- For the city near Kyoto, see Uji (city).
- Japanese: 氏 (uji)
Often translated as "clans," uji were the basic unit of elite society in Japanese society from the beginnings of the Yamato period up into the Heian period. In contrast to "houses" or "families" (ie), uji were considerably larger, and fewer in number. In later periods, as ie became the dominant societal unit, uji grew less directly prominent, but retained considerable symbolic importance, as a mark of prestigious lineage. Numerous samurai houses, for example, including the Ashikaga and Tokugawa shoguns, and the Shimazu family, claimed descent from and membership in the Minamoto clan, or uji.
Genealogy played a powerful role in Yamato society, with lineage as the chief means of laying claim to political power and noble status.
Each clan had its own patron deity, or ujigami, which was regarded as the mythic progenitor ancestor of the clan. The head of each clan was also its head priest, and made offerings to the clan deity. The Yamato clan which came to dominate the kingship of the early Japanese state happened to have as its clan deity Amaterasu, the sun goddess, and as a result, she became the chief goddess associated with the Imperial lineage and the Japanese nation, and the shrine to Amaterasu at Ise came to be the most sacred shrine in Shinto belief.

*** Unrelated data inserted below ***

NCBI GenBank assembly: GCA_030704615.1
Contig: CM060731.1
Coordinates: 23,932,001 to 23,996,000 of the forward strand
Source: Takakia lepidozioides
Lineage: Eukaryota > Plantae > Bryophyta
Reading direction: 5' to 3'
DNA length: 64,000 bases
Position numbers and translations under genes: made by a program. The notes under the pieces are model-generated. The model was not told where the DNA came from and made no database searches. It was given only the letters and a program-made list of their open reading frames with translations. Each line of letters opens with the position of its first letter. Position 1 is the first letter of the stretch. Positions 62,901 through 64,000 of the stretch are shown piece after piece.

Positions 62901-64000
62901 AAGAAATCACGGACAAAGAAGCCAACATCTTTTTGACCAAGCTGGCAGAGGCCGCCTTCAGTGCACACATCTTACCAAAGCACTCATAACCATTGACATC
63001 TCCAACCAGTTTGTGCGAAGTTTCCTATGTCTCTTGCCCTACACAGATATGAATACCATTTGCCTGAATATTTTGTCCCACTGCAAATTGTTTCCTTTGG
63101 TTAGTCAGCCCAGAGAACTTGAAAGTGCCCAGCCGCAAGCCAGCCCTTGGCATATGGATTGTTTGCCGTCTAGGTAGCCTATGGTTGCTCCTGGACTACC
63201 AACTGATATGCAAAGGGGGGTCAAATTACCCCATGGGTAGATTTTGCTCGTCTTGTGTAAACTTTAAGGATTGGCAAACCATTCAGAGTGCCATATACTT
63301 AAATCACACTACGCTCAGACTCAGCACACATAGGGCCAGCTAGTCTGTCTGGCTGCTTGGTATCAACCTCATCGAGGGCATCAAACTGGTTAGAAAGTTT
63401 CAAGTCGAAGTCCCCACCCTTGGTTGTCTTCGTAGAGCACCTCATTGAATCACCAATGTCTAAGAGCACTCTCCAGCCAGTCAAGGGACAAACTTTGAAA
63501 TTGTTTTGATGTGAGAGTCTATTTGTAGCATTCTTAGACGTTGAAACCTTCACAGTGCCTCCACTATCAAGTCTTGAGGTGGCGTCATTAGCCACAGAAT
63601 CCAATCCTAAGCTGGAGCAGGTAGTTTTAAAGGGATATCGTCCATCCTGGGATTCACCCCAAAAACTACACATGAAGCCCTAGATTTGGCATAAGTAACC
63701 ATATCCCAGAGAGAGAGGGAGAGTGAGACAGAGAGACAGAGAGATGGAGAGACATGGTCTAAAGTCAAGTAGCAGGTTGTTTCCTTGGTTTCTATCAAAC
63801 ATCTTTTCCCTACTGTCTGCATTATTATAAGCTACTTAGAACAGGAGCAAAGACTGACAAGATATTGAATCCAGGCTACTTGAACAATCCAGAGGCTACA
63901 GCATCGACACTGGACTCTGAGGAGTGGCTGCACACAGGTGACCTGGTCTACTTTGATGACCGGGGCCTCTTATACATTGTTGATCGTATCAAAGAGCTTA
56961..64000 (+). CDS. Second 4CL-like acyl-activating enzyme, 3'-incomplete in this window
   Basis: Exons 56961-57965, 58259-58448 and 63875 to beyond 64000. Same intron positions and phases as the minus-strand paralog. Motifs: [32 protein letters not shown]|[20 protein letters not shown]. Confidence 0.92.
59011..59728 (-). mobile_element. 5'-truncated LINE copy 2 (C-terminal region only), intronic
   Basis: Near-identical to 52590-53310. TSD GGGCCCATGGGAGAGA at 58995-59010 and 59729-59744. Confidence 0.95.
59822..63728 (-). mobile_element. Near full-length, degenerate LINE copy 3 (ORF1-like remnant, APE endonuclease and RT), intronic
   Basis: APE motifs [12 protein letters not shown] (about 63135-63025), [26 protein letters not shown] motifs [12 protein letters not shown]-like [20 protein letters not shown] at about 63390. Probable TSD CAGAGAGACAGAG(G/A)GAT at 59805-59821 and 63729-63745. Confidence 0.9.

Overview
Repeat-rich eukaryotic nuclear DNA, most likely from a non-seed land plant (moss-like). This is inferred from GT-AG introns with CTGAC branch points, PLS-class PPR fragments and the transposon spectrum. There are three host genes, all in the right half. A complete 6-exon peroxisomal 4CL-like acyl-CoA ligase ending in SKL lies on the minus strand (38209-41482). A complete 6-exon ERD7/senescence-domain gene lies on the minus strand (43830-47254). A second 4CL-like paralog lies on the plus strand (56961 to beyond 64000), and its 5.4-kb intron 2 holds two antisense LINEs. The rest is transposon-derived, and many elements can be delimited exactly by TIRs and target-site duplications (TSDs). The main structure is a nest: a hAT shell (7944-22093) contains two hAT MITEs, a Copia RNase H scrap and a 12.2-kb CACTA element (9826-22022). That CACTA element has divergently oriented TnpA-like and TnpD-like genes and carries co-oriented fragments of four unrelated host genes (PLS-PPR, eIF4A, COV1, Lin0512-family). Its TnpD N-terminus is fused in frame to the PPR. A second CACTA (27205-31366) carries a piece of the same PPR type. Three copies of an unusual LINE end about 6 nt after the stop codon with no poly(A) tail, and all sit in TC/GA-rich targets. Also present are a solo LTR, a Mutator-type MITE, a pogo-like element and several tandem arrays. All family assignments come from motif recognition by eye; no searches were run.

- Albert M. Craig, The Heritage of Japanese Civilization, Second Edition, Prentice Hall (2011), 7, 12.